Google Will Abandon Android

In short order, Google will launch their tablet. And in doing so they will start down the path of abandoning Android.

TL;DR

  • The Google tablet will be called the “Google Play”.
  • Brand is as much a part of the end-to-end experience as the user interface, device, OS, apps, and services.
  • Google will distance itself from the Android brand; instead they will invest heavily in the Play brand.
  • Fragmentation of Android will accelerate.

TRON abandoned in Petworth

UPDATE: June 27, 2012 – On the cusp of Google I/O enough about the Google tablet has leaked to show that I was wrong about it being named “Play”, but I remain convinced real point of this post is spot on.

As I explained in my article on how to think about Android fragmentation, fragmentation is not the end of android, but means Google has lost control of Android. Google has lost control of both the Android platform and the Android brand.

Google is desperate to compete in the phone and tablet spaces (not to mention social networking). Android is a perfectly suitable technical platform to build on, but as a brand it is atrocious.

In that article I suggested one of the tactics Google will try to use to regain control of Android would be to “Invest in the Nexus brand”.

Nexus is Google’s “pure” Android play. The idea is a phone with a more rigidly defined user experience, more consistent hardware, the latest OS with a consistent upgrade policy, a single marketplace, and consistent (Google endorsed) services. I love this strategy from an end-user’s perspective. Nexus phones will sell fairly well. But the numbers will pale in comparison to the non-Nexus phones sold. But Nexus will only be “fairly” successful because it is counter to what the carriers want and every dollar Google spends on advertising it incents the device manufactures and carriers to spend more on advertising their differentiated products.  Nexus actually worsens fragmentation along most axes by introducing yet another “Android model” into the mix.

I no longer believe Google will invest in the Nexus brand (at least for tablets). Instead I’m betting the Google tablet will be called the “Google Play”. This makes perfect sense given Google’s recent rebranding of the Android Marketplace and consolidation of apps, music, books, and movies into a unified Google Play. Google Play logo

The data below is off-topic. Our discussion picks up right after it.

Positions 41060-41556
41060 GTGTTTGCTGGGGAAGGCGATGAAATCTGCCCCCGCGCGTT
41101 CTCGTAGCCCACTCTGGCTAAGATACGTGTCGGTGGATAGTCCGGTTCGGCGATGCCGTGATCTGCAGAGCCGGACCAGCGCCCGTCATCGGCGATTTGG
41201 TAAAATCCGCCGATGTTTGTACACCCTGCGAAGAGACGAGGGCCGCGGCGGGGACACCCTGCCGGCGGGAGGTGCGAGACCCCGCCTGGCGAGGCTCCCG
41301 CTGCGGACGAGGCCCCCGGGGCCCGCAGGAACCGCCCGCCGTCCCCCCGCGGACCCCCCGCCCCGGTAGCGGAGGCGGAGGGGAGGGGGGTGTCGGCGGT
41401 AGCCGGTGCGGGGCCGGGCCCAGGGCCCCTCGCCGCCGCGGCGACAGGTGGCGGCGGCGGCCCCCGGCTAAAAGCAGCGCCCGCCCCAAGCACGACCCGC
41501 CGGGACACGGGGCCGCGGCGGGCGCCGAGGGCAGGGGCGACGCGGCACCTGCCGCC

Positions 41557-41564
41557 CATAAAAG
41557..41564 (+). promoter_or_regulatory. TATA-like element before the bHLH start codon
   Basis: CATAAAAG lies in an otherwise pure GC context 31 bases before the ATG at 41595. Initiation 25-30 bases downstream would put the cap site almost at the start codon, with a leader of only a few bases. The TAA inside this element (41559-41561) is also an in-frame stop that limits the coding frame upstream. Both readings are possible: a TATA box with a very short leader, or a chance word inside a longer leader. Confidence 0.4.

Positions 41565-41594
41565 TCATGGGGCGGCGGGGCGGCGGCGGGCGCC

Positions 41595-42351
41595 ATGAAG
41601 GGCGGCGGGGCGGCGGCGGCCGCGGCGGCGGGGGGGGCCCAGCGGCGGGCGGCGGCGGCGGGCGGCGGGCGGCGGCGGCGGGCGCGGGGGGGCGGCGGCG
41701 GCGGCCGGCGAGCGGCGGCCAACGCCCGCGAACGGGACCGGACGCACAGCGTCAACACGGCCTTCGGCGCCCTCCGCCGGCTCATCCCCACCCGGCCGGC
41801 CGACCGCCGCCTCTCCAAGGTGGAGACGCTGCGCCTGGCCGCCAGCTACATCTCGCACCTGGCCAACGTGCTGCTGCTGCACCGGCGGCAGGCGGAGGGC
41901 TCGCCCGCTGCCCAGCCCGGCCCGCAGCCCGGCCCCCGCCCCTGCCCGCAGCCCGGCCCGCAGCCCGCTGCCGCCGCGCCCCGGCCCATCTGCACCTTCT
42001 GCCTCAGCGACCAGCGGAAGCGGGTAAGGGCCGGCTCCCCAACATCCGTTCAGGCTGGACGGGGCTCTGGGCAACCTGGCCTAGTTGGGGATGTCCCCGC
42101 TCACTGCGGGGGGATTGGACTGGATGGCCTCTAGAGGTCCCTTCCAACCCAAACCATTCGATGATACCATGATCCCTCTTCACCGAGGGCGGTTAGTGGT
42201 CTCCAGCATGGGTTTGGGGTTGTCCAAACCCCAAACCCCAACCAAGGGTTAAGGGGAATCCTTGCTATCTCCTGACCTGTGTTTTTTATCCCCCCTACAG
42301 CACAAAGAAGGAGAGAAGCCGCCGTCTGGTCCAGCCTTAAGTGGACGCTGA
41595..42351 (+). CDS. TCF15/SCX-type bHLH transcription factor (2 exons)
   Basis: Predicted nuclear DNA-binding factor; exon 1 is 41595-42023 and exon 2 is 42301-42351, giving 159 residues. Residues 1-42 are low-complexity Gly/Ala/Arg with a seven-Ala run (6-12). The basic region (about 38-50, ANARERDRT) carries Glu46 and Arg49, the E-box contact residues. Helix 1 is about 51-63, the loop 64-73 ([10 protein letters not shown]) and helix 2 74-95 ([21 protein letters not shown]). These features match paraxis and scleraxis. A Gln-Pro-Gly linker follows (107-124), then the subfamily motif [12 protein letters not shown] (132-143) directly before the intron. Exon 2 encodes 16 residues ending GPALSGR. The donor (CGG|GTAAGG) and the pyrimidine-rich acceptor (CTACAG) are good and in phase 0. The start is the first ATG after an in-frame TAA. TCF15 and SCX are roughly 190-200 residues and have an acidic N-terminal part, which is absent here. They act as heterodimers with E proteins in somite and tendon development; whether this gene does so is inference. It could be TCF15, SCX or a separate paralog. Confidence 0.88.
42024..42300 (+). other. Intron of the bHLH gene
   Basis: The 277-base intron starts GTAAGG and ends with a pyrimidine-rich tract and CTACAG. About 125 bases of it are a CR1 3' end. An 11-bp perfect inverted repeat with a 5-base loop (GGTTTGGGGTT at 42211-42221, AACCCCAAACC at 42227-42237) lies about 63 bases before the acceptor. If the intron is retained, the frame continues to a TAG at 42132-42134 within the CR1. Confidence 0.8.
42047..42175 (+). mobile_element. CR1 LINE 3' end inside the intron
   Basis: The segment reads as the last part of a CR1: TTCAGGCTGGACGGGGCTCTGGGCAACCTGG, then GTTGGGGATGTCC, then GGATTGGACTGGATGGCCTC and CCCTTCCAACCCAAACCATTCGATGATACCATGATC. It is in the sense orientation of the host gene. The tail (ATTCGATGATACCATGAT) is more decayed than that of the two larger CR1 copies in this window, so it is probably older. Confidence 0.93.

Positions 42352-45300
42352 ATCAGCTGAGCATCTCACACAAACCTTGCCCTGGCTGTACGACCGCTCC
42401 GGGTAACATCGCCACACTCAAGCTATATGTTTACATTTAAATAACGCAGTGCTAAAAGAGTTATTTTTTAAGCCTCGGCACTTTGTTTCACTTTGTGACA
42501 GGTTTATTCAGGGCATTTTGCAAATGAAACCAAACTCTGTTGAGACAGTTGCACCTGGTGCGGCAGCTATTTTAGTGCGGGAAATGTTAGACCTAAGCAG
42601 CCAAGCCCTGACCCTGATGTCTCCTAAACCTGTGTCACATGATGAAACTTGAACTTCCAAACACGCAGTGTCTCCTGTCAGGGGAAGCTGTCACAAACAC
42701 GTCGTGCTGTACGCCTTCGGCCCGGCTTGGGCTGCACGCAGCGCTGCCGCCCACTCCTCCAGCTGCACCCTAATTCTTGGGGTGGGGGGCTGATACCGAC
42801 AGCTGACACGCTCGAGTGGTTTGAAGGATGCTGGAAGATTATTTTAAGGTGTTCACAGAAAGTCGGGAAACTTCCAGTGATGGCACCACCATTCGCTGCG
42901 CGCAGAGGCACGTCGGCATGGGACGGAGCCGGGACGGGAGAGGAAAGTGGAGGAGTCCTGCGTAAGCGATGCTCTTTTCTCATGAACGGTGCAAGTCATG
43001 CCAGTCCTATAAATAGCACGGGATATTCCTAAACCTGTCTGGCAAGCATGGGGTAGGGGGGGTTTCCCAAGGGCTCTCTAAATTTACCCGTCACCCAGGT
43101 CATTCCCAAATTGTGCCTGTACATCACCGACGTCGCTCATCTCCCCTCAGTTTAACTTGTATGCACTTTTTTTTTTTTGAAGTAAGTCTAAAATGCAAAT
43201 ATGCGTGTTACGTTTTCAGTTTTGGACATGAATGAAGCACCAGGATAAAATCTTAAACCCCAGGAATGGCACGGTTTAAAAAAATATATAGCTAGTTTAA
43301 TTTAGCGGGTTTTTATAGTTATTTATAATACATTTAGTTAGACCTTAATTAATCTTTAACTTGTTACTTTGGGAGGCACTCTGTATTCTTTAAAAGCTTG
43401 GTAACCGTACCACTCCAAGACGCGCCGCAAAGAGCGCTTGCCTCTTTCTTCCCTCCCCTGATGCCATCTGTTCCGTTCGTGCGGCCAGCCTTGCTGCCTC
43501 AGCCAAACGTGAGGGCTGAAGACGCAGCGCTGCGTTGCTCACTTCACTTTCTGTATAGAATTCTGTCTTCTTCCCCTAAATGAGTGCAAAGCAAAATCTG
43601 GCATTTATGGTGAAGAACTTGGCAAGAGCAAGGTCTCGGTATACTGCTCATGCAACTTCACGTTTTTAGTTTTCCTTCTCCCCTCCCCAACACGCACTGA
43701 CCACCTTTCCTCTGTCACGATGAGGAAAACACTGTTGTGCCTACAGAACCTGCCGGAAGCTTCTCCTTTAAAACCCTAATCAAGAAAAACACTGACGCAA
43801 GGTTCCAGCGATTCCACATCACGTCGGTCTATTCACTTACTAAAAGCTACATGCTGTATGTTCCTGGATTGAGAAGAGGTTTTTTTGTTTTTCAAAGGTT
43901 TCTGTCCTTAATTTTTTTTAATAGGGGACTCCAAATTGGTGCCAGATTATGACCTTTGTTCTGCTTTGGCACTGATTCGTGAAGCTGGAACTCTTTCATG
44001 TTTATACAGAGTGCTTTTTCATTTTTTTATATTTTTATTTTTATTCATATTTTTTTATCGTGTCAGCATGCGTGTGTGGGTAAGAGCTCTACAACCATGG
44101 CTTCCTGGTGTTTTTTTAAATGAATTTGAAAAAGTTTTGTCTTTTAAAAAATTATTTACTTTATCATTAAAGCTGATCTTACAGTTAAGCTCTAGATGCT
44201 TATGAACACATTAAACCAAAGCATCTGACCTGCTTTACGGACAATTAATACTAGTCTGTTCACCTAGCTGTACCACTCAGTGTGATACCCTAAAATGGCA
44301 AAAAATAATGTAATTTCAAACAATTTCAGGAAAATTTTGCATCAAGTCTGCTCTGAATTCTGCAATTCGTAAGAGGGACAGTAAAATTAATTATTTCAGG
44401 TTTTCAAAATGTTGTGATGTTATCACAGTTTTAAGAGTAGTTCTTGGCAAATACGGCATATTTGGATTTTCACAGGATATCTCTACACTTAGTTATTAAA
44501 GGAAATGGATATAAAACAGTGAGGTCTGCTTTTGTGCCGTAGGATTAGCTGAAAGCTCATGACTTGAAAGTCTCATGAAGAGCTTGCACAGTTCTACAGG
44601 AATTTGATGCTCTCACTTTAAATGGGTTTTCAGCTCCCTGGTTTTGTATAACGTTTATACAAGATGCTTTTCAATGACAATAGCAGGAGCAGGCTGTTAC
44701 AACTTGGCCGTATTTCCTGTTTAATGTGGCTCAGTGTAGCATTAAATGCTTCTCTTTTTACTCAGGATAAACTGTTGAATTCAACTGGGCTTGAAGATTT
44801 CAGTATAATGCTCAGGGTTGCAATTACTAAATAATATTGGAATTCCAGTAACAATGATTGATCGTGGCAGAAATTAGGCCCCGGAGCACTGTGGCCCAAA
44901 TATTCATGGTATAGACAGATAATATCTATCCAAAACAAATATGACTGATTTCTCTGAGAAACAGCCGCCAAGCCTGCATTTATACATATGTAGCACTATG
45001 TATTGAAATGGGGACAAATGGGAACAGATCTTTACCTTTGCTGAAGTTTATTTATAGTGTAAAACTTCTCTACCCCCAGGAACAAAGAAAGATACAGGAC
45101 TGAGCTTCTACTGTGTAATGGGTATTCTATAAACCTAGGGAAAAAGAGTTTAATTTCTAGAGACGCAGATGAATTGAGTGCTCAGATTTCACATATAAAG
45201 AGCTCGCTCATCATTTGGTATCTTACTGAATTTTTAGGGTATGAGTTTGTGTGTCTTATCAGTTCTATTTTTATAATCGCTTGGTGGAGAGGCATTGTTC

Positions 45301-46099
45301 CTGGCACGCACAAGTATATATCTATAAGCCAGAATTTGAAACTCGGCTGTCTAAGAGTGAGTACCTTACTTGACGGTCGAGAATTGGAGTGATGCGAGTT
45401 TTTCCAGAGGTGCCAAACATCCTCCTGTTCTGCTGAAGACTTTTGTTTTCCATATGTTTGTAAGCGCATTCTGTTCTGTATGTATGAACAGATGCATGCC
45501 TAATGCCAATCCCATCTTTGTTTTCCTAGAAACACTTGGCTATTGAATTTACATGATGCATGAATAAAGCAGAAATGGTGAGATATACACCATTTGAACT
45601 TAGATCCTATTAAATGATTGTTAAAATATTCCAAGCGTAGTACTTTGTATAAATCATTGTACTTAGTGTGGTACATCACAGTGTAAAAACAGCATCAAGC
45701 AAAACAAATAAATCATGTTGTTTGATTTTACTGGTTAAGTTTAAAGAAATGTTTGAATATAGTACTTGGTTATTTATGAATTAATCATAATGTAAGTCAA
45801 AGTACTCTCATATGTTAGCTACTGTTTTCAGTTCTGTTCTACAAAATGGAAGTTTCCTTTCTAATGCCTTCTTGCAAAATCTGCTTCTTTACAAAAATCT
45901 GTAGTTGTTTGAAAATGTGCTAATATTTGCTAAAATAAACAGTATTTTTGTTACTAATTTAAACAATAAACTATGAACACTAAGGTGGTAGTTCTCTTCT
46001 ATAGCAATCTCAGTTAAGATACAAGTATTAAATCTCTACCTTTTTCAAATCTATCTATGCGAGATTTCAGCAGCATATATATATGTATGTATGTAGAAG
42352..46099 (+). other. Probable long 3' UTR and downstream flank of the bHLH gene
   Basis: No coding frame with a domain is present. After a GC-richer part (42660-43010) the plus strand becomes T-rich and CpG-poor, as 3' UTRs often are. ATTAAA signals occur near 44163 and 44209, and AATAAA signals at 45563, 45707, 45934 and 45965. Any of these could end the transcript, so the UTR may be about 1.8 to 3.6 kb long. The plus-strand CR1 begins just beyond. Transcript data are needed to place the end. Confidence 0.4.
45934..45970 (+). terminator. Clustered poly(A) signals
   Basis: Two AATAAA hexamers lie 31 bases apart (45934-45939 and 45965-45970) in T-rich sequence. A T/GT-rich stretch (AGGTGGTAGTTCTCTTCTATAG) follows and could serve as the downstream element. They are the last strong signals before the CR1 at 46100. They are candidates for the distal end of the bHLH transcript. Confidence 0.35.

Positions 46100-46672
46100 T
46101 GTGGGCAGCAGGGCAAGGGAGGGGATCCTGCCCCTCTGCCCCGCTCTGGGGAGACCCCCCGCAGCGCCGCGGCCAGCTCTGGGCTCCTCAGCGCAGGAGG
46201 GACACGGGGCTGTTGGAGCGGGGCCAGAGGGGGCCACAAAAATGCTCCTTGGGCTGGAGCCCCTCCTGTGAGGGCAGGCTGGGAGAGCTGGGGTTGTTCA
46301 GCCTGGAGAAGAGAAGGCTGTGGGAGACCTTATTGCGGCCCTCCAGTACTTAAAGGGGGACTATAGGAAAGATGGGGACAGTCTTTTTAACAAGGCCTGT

Moving forward, Google will invest heavily in the Play brand. To effectively create new brand you have to mute your usage of other brands in the same space. At the most, any further use of the term “Android” in consumer marketing and branding will be relegated to “ingredient brand” status (“Certs with Retsin!”). Google will start distancing itself from the Android brand completely.

Why?

Because Android has become an ill-defined mess of a brand that Google does not control. If Google wants to create a phenomenal end-to-end user experience that has a chance of competing with the iPad juggernaut in the tablet space they need to control all aspects of the experience. If they are smart (and I think they are) they will recognize that brand is as much a part of the end-to-end experience as the user interface, device, OS,  apps, and services. 

Remember how much power the mobile operators and device manufacturers/OEMs are in the mobile space? For the same reasons Windows Phone 7 struggles, so do Google’s Nexus branded phones. But tablets are not phones and the power of the MOs and OEMs is muted in the tablet space. A tightly controlled user experience, device, OS, and services model built around the Google Play brand can be successful even in the face of MOs and OEMs.

I predict Google will go so far as to push the Play brand over Android even with developers. They’ve already started this with marketplace submission and you can bet there will be a new, more stringent, app certification program under the Google Play moniker in an attempt to raise the quality of apps for the new Google Play tablet. Watch for Google Play specific APIs and services as well.

Don’t believe, for one second, Google building it’s own tablet and getting behind a cohesive brand strategy will reduce Android fragmentation. It won’t. It will accelerate fragmentation across all axes. Google knows this; which is all the more reason they will abandon the Android brand and focus on something they can control.

The tablet space is going to be hugely entertaining in the next 6-9 months as Google makes this transition, other Android based tablet makers continue what they are doing, the iPad continues to sell like gangbusters, and we see how successful Microsoft is with Windows 8 ARM based tablets.

© Charlie Kindel. All Rights Reserved.

121 comments


  1. Trevordaniel2

    if they move quick they can get out of this. as you say. no end user has really gone into a shop and asked for an android phone specifically. if they ditch android, rebrand and up the revenue model they have a chance.

    • Verity

       Supreet above says that in India Android is a popular brand and people seek that out. So it may be too late..